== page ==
Page 38. " Something makes a noise like a portcullis dropping. "

A portcullis at Castle Rushen
Creative Commons Attribution Share AlikeA portcullis at Castle Rushen - Credit: Shazz on Geograph

A portcullis is a gate made of metal or wood that can be lowered to protect the entrance of a castle or important building. It is usually raised and lowered using chains and attached to grooves in the castle walls. The bottom of a portcullis is often sharpened into points. Portcullises were used to defend castles in times of attack or siege, and are not often found today. A few working portcullises still exist in some historical buildings such as the Tower of London.

Page 41. " ‘Enable PvP,’ Rick says "
A sword fight
Creative Commons Attribution Share AlikeA sword fight - Credit: Ed Schipul on Flickr

Most MMOs have at least some aspect of PvP (Player versus Player) interaction in them. In most roleplay MMOs, the main storyline and quests consist of killing non-player enemies (often referred to as mobs) and doing quests for NPCs (non-player characters). However, although most of the gameplay comes from killing computer generated enemies, there are also opportunities to fight other players. Sometimes characters can belong to rival factions, and in other games all characters are out for themselves and can choose to kill any other character that is getting in their way. Even in games where players are not encouraged to think of other players as rivals, the opportunity to enter battlegrounds or take part in duels allows for PvP. This is an extremely popular element of online gaming, as real people will often offer a better challenge than a computer generated enemy, and are usually considered a more satisfying kill.

Page 42. " What guilds do you belong to, anyway? "

A real-life Elizabethan guild hall
Creative Commons Attribution Share AlikeA real-life Elizabethan guild hall - Credit: David Dixon on Geograph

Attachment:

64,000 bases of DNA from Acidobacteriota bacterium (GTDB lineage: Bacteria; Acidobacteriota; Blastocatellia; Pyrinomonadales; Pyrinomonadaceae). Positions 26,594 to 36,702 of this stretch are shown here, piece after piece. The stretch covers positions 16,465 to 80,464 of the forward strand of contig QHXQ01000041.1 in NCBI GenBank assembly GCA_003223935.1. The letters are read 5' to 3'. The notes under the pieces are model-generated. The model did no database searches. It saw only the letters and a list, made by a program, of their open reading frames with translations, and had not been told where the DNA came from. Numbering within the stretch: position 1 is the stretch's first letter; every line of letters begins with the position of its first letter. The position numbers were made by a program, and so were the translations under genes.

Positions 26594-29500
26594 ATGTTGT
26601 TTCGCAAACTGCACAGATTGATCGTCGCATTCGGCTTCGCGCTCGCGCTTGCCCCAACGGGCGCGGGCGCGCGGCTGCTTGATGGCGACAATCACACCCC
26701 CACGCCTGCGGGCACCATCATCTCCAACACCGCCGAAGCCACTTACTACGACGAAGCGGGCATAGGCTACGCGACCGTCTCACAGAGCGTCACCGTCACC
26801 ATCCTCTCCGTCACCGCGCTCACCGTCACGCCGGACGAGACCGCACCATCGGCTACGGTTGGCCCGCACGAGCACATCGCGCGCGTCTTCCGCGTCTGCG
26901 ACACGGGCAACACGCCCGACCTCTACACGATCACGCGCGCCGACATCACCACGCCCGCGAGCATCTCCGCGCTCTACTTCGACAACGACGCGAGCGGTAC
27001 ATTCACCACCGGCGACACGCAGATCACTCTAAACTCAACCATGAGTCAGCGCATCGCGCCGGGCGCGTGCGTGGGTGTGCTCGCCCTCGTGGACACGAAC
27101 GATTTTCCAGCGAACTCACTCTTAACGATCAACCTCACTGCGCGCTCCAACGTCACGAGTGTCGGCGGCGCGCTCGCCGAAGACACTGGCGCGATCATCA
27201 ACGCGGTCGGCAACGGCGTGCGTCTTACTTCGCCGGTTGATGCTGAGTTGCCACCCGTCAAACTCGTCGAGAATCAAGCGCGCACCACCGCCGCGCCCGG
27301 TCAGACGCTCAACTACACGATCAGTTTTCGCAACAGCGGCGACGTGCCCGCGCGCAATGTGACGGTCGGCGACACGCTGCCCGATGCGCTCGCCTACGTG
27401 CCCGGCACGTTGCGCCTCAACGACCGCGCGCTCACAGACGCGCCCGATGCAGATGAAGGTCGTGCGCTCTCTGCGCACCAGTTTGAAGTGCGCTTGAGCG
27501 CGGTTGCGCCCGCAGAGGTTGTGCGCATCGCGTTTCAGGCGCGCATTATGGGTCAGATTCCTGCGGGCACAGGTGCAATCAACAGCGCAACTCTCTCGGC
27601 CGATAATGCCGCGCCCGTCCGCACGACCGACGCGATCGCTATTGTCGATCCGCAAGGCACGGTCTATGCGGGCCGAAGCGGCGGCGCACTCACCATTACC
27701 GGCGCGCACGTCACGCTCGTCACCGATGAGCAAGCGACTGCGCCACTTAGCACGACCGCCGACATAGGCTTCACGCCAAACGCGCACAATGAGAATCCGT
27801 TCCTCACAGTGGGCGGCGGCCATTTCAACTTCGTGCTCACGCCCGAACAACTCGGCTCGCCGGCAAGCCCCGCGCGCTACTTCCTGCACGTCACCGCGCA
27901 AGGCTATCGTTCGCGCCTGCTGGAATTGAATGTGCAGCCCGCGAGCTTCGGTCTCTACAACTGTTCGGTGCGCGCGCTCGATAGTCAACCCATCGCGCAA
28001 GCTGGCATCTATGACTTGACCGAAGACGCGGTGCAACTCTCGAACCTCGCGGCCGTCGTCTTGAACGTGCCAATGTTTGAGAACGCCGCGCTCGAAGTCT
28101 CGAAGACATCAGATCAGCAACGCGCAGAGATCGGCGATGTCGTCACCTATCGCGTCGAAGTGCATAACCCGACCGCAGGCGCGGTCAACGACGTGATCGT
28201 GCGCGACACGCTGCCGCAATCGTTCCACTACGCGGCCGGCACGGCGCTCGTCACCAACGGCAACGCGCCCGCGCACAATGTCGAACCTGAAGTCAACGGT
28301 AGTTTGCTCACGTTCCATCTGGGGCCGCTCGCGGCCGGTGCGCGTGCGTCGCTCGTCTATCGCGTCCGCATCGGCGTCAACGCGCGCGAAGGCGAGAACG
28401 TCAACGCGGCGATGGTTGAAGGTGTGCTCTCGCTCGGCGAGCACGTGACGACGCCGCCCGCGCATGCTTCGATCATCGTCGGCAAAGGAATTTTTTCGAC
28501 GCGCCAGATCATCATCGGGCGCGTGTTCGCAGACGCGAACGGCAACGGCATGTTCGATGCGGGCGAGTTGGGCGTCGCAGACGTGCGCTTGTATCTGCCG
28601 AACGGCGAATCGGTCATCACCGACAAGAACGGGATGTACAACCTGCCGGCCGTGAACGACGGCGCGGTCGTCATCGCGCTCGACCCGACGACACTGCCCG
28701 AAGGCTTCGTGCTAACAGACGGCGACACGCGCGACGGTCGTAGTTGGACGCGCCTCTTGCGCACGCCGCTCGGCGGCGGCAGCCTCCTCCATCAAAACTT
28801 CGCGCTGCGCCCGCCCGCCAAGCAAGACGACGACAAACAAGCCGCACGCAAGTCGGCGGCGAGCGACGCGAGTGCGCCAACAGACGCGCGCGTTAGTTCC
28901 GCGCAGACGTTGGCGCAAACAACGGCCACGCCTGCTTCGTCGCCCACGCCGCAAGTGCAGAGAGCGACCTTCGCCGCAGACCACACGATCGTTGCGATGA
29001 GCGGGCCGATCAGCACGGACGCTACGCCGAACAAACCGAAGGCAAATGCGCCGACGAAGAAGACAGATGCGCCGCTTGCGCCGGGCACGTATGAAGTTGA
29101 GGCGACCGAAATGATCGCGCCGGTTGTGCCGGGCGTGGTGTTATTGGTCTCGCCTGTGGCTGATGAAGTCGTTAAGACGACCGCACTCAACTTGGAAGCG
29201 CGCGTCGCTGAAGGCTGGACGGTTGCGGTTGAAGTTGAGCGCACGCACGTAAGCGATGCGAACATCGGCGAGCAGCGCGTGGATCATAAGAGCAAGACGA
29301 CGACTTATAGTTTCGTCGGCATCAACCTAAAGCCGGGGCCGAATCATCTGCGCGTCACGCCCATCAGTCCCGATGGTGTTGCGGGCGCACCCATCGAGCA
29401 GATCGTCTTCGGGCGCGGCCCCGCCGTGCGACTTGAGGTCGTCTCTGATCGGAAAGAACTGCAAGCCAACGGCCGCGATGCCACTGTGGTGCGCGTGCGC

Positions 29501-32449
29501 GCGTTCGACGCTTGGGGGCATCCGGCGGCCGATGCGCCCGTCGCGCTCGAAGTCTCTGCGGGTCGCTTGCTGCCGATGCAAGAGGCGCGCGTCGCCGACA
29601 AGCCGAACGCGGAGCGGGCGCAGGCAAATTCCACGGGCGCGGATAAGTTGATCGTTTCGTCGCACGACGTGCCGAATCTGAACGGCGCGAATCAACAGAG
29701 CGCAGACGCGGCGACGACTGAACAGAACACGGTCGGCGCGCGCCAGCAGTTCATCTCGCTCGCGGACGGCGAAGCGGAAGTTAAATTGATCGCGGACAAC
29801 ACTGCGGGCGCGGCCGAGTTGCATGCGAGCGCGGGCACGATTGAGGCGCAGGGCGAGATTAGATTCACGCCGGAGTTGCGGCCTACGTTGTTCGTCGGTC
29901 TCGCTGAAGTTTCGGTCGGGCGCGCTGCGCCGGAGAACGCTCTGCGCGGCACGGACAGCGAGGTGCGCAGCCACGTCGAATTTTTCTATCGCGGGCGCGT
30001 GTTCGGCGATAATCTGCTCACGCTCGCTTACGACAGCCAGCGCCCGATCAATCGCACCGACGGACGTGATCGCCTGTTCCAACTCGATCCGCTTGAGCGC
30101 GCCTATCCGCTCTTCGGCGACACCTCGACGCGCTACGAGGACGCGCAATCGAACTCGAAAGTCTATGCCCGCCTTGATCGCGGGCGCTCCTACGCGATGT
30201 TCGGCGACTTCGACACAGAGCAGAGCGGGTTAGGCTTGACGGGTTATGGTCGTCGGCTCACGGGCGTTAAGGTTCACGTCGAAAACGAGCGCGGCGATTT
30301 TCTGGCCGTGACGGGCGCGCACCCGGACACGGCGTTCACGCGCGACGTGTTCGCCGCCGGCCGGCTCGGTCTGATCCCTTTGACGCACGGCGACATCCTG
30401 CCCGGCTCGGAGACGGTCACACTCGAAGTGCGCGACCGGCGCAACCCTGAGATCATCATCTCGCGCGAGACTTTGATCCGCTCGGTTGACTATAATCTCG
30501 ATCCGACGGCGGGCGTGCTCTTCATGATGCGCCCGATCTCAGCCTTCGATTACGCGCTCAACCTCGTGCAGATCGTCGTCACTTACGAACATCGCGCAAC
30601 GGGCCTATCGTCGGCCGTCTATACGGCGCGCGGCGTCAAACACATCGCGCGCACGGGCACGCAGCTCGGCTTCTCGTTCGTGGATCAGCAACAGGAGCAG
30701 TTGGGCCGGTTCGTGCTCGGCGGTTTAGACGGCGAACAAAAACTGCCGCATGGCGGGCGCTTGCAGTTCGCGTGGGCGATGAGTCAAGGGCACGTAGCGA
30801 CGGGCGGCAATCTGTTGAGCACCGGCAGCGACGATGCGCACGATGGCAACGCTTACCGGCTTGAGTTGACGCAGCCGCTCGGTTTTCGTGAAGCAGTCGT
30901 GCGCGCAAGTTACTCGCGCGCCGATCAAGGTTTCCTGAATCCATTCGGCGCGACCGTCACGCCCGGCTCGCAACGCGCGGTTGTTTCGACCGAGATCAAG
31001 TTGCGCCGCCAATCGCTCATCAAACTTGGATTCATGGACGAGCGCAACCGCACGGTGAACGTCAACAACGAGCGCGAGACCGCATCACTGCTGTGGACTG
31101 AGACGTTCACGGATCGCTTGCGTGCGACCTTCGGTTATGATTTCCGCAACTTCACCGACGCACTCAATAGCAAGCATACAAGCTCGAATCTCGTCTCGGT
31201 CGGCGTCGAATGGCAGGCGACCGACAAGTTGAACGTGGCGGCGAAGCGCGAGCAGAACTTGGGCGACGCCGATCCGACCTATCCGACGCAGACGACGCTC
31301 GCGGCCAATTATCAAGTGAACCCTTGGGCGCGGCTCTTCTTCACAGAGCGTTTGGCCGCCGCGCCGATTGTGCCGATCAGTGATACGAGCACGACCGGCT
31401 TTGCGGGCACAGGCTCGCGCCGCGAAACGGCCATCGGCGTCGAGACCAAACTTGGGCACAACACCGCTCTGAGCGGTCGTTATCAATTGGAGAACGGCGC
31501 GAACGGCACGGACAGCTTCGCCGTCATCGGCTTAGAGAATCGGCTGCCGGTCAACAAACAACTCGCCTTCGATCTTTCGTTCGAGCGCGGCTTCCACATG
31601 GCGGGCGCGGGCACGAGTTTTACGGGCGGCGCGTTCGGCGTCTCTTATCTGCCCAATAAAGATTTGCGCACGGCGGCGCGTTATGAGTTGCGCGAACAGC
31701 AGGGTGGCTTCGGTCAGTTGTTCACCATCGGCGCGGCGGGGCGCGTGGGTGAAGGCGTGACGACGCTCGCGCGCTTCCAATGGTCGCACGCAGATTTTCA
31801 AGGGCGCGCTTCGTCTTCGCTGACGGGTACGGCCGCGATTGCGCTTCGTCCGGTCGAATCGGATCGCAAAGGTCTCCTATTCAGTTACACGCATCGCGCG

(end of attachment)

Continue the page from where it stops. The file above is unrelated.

Guilds are a common feature of MMOs. A guild is a group of players who join together, sharing a guild name, and often also sharing a special chat channel that only the guild members can read. Guilds are a way for players to get to know each other, talk and socialise, and help each other out with quests and group instances. Guilds might also be based on a particular ethos, or on common goals, for likeminded people to join and help each other. For example, guilds might focus on ‘raiding’, which means completing very tough instances in large groups, or they might focus on PvP. Some guilds take the game very seriously, whereas others are created for more casual players. Guilds are created and run by the players themselves, usually with a guildmaster who is in charge of recruiting and the general running of the guild. Depending on the game, guilds sometimes share a guildhall and a communal bank. Many players make very good friends in the guilds that they join, and will form lasting friendships, arrange meetings in real life, or even find their partner online in this way. People who do not play online games often do not appreciate this social aspect of online gaming, and that it is this that helps to make the games so compelling.